Although developed as the latest generation of the internet, Web3 remains anything but secure, as a new industry insight reveals that users lost around $14billion to phishing websites last year.
Given their inherent security risks, blockchain-related scams from digital wallets are more common as Web3 applications continue to gain traction.
With large amounts of money being stored and flowing into cryptocurrency wallets, scammers issue false transactions and phishing websites that can set users back anywhere from hundreds, thousands, and even millions of dollars.
Like any new and unregulated technology, scammers deploy tactics to unlawfully extract value from users. In regards to the blockchain, that value is often derived from tokens held in a hot wallet; a form of cryptocurrency wallet that’s connected to the internet.
This connectivity ensures convenience but forfeits security, which makes them high-level targets for scammers.
To create a democratic financial future for the internet, newcomers and advanced users alike need to feel comfortable with their funds; an element that Web3 isn’t currently fully accommodating.
Delenium, a Web3 scam protection solution, is seeking to address this conflict by protecting the way Web3 users interact with decentralised applications.
Speaking on the rise of Web3 scams and how Delenium is seeking to mitigate their risks, Nadav Meiroviz, the solution’s co-founder, explains how it deploys “intricate scam detection techniques” in cooperation with its network of data sensors around the internet and its underlying blockchain layers.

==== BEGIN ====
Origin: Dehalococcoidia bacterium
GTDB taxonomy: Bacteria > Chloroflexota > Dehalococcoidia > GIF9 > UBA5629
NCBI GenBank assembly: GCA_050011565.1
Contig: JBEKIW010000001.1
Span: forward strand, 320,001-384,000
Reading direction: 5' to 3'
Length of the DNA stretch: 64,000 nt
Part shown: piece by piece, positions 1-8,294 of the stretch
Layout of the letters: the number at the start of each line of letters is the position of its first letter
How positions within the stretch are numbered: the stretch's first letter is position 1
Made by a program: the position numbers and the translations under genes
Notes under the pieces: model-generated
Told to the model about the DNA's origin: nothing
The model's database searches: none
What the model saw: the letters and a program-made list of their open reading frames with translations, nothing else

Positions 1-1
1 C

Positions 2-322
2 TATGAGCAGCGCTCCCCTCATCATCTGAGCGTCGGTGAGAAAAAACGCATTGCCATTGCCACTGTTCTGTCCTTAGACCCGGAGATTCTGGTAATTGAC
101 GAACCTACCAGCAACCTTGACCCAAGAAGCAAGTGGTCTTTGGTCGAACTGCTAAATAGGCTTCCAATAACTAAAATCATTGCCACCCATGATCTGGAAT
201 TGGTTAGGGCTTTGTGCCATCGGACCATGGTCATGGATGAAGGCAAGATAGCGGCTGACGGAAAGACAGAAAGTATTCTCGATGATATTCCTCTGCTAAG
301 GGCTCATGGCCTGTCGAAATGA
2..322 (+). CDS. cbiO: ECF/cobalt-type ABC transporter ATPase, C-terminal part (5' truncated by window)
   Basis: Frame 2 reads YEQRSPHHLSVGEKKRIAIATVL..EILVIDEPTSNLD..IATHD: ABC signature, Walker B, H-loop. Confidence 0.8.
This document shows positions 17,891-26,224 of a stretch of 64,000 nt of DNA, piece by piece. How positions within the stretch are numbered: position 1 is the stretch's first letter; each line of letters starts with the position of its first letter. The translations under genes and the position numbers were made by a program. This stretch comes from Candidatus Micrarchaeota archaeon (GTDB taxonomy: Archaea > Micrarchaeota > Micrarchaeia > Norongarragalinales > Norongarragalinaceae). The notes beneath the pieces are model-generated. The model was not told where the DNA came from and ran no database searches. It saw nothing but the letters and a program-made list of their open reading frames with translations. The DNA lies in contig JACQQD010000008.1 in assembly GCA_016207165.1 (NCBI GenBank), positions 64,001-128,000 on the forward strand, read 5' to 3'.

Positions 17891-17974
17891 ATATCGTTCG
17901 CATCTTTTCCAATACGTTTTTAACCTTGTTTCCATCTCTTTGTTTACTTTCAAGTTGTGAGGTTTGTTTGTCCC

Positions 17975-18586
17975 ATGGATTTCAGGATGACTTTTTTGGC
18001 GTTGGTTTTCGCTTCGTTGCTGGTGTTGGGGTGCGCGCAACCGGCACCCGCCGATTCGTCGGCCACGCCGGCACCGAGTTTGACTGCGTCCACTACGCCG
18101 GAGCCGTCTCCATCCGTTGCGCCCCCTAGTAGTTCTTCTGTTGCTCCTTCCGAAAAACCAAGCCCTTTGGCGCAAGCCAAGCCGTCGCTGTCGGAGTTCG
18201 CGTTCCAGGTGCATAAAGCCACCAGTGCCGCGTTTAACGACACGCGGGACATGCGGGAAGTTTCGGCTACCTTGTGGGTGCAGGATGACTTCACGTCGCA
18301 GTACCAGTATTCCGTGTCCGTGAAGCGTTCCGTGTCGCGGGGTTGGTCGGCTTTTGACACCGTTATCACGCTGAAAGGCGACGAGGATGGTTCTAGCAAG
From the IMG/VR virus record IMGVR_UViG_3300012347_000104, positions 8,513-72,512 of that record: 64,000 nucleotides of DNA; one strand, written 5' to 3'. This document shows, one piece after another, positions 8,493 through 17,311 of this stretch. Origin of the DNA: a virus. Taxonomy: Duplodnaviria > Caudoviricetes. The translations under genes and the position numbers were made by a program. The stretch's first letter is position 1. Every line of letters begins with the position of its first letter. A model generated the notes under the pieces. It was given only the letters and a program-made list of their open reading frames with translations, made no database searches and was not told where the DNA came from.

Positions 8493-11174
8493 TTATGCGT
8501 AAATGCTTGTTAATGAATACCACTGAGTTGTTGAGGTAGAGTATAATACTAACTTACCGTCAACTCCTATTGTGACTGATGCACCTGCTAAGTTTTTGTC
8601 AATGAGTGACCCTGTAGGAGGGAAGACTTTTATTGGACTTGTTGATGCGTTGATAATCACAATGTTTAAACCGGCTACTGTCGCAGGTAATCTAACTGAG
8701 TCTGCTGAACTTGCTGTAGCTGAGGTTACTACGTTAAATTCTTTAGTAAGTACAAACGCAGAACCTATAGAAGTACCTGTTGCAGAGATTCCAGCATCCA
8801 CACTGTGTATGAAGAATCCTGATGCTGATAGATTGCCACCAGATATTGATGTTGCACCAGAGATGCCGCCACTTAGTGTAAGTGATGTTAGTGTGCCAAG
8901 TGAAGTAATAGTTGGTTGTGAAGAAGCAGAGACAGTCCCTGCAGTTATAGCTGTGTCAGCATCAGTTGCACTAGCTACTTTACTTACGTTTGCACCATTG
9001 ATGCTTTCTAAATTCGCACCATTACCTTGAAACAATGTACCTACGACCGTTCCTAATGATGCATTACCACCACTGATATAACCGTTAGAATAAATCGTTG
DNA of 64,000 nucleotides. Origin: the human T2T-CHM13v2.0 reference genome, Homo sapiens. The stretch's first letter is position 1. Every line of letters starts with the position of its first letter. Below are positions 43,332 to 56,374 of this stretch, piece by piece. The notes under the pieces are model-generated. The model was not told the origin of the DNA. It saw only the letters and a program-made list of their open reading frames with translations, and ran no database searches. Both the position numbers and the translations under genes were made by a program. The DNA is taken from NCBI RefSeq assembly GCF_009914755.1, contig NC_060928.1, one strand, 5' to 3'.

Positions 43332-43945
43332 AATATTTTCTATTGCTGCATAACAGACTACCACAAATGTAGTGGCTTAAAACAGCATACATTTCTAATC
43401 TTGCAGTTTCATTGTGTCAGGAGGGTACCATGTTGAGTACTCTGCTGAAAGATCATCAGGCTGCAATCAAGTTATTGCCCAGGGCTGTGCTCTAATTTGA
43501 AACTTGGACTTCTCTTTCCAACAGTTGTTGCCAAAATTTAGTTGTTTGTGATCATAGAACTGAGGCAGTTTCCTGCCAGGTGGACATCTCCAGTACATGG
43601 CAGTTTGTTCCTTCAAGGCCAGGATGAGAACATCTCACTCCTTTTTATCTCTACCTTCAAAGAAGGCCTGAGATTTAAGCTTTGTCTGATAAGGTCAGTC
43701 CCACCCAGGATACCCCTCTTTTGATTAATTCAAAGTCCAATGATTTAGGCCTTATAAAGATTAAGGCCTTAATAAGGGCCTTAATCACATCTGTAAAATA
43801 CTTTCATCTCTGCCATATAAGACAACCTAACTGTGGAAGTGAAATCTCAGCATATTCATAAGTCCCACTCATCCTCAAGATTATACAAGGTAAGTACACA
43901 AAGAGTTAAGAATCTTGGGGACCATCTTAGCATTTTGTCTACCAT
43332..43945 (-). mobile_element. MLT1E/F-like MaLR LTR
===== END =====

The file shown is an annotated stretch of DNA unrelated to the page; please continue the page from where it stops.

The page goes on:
When users accidentally land on scam websites, Delenium’s chrome extension works to block them and prevents them from connecting to wallets. The company describes its flagging mechanism as ‘unparalleled in its accuracy’.
In practicality, Meiroviz described the beta launch of the company’s chrome extension as “quite effective so far,” going on to reveal how the company will soon make “several major announcements” that will “change the security paradigm of Web3.”
Delenium reports that its sensors have flagged ‘tens of thousands’ of websites using a range of data. By deploying automatic sensors onto several distinct corners of the internet, the network acts as a first-line defence for users engaging with decentralised applications.